Cyber Security Day (30th Nov) has been around since 1988 - what has changed most about the way we use technology since then and why is cyber security more important now?
Jo said: “Today, organisations and employees rely far more heavily on technology, and for most companies their IT infrastructure is the backbone of that organisation. From emails, servers, networks, hardware, connectivity, software... the complexity of IT systems has significantly increased since 1988, and more complexity means more vulnerabilities. Without access to any of the above, businesses really couldn’t function in today’s world.''
“As organisations we are also acquiring and storing significantly more data and storing it on our systems. This data has a significant cash value in the online underground economy and when exploited can be used to produce fake passports and credit cards and used in identity fraud and other types of online crime.’’
Nick added: ''The sheer abundance of technology in our lives now means there are more devices, more online accounts, increased amounts of data and information stored about you, such as the school you went to, your birthday, your pet's name, your home address…. the internet is a fountain of knowledge for cyber criminals and this will increase as technology develops.”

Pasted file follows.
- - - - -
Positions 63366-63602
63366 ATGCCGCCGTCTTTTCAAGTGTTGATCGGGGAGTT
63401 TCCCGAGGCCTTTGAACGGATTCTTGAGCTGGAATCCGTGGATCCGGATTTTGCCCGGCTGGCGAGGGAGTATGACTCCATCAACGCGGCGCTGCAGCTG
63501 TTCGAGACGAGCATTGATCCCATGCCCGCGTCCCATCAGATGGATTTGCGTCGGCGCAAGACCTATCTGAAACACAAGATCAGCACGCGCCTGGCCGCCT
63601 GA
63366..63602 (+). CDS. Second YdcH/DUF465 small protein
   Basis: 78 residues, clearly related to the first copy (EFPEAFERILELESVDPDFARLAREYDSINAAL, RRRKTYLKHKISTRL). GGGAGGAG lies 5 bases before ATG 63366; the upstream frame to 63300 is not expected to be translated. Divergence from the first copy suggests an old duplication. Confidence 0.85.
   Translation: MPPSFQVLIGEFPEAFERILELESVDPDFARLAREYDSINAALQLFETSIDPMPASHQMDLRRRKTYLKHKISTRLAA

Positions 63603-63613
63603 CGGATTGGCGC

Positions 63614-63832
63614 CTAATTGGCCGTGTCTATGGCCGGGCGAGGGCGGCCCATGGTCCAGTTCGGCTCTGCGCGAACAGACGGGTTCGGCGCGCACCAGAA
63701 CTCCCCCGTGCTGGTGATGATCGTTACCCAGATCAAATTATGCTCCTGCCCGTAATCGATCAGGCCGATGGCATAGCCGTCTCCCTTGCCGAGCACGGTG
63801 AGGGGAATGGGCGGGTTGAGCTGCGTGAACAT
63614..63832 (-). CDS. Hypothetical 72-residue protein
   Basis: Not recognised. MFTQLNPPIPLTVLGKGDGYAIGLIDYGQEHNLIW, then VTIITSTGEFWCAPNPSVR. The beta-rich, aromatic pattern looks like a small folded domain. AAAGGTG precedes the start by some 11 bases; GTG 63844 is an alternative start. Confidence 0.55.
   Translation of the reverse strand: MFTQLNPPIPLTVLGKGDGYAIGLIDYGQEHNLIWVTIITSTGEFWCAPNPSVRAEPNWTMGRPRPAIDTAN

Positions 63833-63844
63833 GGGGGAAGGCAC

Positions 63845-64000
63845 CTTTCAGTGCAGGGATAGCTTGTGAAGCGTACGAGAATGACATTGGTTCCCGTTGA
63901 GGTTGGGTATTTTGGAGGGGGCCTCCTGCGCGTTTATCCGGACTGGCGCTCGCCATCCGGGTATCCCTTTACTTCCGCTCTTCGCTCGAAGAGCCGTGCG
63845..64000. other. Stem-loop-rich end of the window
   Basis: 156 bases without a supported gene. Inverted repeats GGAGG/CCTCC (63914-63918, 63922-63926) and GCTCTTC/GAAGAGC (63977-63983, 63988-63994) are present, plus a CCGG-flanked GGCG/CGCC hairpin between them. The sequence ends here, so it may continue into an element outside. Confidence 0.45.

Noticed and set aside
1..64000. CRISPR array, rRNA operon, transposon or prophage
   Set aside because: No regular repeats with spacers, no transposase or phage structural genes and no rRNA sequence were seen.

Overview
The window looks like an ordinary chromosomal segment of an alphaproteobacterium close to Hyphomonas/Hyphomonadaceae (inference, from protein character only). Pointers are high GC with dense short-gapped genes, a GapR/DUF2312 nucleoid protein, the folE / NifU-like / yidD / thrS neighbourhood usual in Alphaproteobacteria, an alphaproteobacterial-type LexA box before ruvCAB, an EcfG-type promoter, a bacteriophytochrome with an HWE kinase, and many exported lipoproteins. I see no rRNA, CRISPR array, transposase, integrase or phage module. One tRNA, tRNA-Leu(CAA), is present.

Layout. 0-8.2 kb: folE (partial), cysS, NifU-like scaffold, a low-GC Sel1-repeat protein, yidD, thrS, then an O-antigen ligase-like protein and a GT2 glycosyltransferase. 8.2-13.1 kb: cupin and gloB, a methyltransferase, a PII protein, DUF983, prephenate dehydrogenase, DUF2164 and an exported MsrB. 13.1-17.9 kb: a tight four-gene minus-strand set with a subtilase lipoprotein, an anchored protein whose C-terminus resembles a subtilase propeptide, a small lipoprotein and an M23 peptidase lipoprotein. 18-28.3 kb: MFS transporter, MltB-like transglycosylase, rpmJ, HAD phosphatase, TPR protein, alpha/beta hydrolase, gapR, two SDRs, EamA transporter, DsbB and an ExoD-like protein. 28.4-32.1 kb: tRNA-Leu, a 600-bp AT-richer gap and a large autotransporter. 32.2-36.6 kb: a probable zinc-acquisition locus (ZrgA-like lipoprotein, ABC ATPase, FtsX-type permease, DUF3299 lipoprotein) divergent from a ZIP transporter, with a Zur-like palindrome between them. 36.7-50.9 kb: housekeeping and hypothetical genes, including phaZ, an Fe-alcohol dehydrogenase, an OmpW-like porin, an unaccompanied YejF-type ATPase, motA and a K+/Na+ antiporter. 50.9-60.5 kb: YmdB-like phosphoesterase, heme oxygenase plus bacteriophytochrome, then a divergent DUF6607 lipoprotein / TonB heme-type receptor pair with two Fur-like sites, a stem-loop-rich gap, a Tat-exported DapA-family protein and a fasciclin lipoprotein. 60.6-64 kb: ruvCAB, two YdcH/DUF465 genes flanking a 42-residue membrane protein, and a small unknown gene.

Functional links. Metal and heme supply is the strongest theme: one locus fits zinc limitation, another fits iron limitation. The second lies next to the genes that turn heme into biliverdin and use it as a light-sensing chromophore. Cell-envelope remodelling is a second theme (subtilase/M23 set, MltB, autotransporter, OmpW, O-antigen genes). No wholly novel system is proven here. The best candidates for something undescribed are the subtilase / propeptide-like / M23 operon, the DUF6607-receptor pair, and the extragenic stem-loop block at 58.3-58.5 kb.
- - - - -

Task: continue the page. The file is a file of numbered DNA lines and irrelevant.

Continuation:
Does a surge in remote working pose any additional risks?
Jo said: “Absolutely! Cyber criminals are using the Covid-19 crisis as an opportunity to exploit vulnerabilities in networks, systems and through social engineering.''
“The main reason for the increase in attacks is due to employees using an increased number of devices to carry out their jobs, from laptops, tablets and smartphones, all to access company systems and data.''
“The 4 most common types of cyber-attacks during this pandemic are:
Government grant/tax refunds: cyber criminals are disguising themselves as Government officials suggesting the business may qualify for a special COVID-19 grant or tax refund, and asking for confidential business details such as bank details and employee information.